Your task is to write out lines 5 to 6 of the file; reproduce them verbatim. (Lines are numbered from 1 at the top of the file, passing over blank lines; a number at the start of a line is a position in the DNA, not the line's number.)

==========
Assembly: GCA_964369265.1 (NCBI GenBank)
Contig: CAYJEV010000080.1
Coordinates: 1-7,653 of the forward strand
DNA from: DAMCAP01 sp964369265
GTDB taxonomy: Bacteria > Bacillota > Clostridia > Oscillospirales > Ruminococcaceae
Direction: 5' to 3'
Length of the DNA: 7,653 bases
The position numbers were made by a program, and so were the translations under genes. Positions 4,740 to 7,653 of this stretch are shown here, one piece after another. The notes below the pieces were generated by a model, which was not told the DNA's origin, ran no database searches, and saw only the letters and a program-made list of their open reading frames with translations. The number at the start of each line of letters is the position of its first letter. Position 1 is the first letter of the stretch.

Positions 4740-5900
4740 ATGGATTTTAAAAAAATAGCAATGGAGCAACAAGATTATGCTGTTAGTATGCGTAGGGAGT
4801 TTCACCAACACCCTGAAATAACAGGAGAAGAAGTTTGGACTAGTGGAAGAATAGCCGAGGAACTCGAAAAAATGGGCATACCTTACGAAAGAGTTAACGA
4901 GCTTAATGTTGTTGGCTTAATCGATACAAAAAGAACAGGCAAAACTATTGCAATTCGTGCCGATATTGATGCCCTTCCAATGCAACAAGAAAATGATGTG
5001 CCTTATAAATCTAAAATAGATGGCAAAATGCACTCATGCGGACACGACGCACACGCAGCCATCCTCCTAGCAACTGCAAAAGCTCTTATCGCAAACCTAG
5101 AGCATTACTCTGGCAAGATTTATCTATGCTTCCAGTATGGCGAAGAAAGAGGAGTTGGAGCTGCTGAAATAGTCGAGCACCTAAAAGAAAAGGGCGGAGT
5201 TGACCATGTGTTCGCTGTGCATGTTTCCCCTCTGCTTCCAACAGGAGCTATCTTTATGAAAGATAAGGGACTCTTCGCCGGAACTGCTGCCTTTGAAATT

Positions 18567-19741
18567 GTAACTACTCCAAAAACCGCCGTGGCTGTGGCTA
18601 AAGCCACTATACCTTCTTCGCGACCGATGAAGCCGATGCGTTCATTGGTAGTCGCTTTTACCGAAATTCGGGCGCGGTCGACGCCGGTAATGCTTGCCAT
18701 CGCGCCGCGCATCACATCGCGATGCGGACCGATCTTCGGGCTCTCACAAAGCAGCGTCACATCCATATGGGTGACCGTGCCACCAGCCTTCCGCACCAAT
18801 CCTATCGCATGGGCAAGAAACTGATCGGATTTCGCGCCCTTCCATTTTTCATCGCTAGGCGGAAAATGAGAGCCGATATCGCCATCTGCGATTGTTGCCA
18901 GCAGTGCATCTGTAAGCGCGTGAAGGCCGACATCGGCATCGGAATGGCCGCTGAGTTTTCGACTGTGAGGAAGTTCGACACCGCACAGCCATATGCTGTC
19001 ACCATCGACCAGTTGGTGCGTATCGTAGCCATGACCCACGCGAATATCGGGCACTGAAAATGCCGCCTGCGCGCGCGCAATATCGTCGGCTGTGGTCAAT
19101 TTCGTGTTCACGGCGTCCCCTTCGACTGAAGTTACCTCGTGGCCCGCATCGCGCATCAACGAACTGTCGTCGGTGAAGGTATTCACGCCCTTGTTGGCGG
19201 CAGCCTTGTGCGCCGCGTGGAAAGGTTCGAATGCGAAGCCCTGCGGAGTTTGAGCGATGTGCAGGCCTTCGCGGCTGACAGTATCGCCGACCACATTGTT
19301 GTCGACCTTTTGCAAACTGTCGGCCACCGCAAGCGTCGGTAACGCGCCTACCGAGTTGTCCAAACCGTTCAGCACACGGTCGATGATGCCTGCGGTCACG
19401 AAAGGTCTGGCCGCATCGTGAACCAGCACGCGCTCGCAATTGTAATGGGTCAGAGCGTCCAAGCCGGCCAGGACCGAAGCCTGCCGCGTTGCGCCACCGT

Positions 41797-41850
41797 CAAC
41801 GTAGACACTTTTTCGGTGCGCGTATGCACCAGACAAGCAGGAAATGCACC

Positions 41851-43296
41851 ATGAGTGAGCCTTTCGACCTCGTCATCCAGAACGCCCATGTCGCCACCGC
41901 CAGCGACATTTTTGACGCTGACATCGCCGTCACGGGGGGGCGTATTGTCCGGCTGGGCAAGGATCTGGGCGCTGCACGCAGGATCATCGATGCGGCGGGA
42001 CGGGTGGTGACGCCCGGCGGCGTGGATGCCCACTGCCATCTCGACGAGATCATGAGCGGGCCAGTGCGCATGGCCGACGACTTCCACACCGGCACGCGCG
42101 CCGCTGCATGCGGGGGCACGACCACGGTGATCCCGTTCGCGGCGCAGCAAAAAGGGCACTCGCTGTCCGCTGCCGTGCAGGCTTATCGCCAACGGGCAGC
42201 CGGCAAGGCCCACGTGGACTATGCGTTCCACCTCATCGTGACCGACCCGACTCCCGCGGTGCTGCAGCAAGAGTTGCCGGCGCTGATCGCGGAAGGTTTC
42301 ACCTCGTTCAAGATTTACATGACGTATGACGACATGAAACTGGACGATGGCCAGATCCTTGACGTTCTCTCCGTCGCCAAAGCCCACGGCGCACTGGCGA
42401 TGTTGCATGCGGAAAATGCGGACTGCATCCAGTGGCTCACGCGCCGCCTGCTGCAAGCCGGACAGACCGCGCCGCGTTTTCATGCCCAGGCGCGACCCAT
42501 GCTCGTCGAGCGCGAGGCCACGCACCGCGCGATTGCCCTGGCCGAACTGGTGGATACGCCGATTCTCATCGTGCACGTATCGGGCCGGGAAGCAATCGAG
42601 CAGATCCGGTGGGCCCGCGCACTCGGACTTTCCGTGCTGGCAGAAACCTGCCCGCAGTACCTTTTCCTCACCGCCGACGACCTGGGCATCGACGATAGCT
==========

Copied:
GTDB taxonomy: Bacteria > Bacillota > Clostridia > Oscillospirales > Ruminococcaceae
Direction: 5' to 3'